It took a little longer as I started the Agile Retrospection of the Year.

Technorati Tags: ,,PairCoaching

On the first of January I started the agile retroflection of the day series.

You can read about the original idea here. We are less then one week far and I’m already writing about version 2.0. (who says we can’t upgrade in production? 😉 )

Update: Version 3 was just published

Yesterday Simon assumed that only one person was allowed to write down an opinion. That is not true. I actually would love to see multiple people writing about the same topic on the same day. I have been thinking about launching multiple opinion threads. I am afraid if I create more then one threat that one of them would die because persons would always know someone else was also writing about it.

While I was thinking about this, a crazy idea came to my mind. Why not create a male and a female answering thread.
I’m one of these men that promotes women working in agile. (to not get sidetracked on why, I promise to write about why later.)

So these are the new rules:

  • you have been asked and you want to write about the next topic (you don’t know yet what it will be). Tell the requester ASAP if you want to do it or not (if you know someone else ask that person.)
  • At the beginning of your day
    • read my tweet to know the retroflection of the day (I don’t send it by e-mail)
    • Ask a same sex person if he/she wants to answer the next one.
      • do this ASAP as this will help you finding someone else in time. When that person can’t do it tomorrow.
      • If it is Friday that is even more important so that we can warn both the Saturday and Sunday person (the hardest days to find someone)
      • Send me an e-mail with who has accepted it. With his/her e-mail twitter account, blog link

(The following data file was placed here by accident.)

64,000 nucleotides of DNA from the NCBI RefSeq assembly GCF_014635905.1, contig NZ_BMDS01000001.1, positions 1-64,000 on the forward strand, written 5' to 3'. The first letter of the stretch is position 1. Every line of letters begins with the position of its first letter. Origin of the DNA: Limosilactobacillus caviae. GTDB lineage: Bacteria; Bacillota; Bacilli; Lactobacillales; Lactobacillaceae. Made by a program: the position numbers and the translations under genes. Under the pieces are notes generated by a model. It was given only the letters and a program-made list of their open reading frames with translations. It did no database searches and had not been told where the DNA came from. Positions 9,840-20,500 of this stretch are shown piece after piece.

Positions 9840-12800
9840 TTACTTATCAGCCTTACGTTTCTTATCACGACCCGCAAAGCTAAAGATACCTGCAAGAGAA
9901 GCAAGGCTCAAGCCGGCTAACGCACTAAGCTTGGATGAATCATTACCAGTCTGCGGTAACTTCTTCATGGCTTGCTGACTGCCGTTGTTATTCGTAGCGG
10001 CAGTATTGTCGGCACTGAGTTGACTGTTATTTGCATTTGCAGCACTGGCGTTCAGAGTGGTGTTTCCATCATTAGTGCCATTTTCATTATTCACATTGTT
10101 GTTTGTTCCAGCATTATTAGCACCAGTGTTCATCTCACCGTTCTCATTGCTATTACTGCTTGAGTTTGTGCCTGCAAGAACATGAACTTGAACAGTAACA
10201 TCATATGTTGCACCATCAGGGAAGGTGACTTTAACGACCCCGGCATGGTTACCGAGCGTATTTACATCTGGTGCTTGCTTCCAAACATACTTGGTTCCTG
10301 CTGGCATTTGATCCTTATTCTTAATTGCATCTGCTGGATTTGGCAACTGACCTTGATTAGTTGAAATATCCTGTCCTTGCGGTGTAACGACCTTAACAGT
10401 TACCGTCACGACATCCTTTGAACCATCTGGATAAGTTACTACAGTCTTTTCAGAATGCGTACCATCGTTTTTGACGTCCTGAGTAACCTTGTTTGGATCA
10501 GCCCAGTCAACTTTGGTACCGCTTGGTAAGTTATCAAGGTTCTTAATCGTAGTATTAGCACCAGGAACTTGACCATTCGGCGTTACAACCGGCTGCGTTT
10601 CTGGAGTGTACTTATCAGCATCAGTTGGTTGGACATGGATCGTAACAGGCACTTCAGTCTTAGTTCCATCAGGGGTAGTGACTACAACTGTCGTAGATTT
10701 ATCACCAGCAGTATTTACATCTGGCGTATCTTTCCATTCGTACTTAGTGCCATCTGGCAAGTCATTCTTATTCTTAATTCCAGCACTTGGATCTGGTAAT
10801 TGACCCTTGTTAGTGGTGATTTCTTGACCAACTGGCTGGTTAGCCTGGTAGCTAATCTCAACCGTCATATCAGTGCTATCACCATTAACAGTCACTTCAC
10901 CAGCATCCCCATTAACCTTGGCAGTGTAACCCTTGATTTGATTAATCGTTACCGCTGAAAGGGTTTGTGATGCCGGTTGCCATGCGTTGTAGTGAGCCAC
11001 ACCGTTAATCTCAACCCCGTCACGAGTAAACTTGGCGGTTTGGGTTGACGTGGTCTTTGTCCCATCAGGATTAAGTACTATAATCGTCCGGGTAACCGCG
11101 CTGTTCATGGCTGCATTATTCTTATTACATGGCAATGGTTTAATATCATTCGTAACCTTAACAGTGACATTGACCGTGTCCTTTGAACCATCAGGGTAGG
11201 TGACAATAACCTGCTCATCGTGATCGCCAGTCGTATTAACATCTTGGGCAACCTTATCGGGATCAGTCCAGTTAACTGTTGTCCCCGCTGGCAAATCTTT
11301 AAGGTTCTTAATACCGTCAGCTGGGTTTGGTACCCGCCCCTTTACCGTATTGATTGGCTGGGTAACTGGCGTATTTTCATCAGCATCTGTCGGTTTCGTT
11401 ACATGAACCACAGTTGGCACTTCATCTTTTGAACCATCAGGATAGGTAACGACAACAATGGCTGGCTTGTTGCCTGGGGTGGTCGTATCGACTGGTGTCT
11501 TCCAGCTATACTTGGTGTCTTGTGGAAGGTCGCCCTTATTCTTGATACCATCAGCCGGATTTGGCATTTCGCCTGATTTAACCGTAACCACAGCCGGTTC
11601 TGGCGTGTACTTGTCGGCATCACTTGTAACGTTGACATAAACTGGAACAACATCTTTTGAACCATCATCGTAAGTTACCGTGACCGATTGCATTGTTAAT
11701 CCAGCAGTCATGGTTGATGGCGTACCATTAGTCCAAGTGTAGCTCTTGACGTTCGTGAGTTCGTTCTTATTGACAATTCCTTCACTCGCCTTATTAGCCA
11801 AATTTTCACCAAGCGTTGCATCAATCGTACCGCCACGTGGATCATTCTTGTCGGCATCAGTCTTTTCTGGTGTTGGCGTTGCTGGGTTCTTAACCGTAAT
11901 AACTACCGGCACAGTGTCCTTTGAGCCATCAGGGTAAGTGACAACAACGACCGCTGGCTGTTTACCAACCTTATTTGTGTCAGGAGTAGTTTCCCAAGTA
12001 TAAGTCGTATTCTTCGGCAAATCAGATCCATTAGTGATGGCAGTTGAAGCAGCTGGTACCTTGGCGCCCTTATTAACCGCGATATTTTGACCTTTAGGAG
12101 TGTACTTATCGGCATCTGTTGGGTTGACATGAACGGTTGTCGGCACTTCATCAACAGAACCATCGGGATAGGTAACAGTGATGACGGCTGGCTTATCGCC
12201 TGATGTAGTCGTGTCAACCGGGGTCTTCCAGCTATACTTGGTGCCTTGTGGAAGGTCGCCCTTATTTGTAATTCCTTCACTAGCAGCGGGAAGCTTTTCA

• Blog your answer
    • tweet a link to your answer to @retroflection.
    • send me at least one retroflection I can add to my pool.

Other then the sex there are no restrictions on who can answer. You don’t need to be a coach. I love to see team members like developer and testers answer these questions. Just like PO and SM’s that are no coaches. (I want to hear much more stories from the trenches)

It’s tempting to start a threat just for these people. I’m not doing that because the people I want to hear, are on a project for a long time, and that might make it hard to select a larger number of different people to respond (yes I know that is judgmental of me)

If you are do have an opinion about a topic and are not selected, please don’t feel restricted. I think it would be lovely to have a lot of people blogging about the same topic. For one it tells it is a great retroflection, so hopefully it encourages more people think about it. And if more people are blogging about it, when people read multiple opinions they even think harder about it.

I from my site will  link the blogs on Delicious and add the people to the Retroflection Opinions list.

At this moment the women are behind a few opinions. Yes I want them to start from the first tweet, this way we have a lot of opinions. And with only 5 opinions to catch up that should happen pretty fast.

Update: On 24 May 2011 an iPhone app was released with the questions of 2010


On my desk I have a set of cards from FranklinCovey.
Every day I select a new card at random. Whatever the message on the card, I try to make this the motto of my day.

This year, I want to create a similar experience for agilists around the world. That is why I created a Twitter Account for an agile Retroflection of the Day.

Every day in 2010 I will tweet one message to think about in your team, company, life,…
It will be general questions and very specific ones.

I also hope to find an agilist every day that wants to blog his “answer/opinion” to the retroflection of the day.

If you have idea’s, remarks or want to be one of the coaches that blog an answer feel free to mail me at retroflection at

Update: A short chat with Mike Sutton made this idea a lot better.
This is the version One:

I tweet a retroflection.
An agilists writes an opinion on his blog.
He sends me the link to his opinion. He sends me a new retroflection. And the name, e-adres of another agilist that wants to answer another retroflection.
(He has to check this.)
I’m tweeting the link to the opinion.
I add the retroflection to my pool of retroflections

The next day I will tweet a retroflection out of my pool. I will send a link to the new volunteer.
When she posts her opinion and send it to me I will tweet this also and add her retroflection to my pool…

==> UPDATE 2.0 See my newer post for the version 2.0
==> UPDATE 3.0 See my newer post for the version 3.0

I hope you will follow our list of retroflections on twitter.

Update: On 24 May 2011 an Iphone app was released with the Retroflection questions of 2010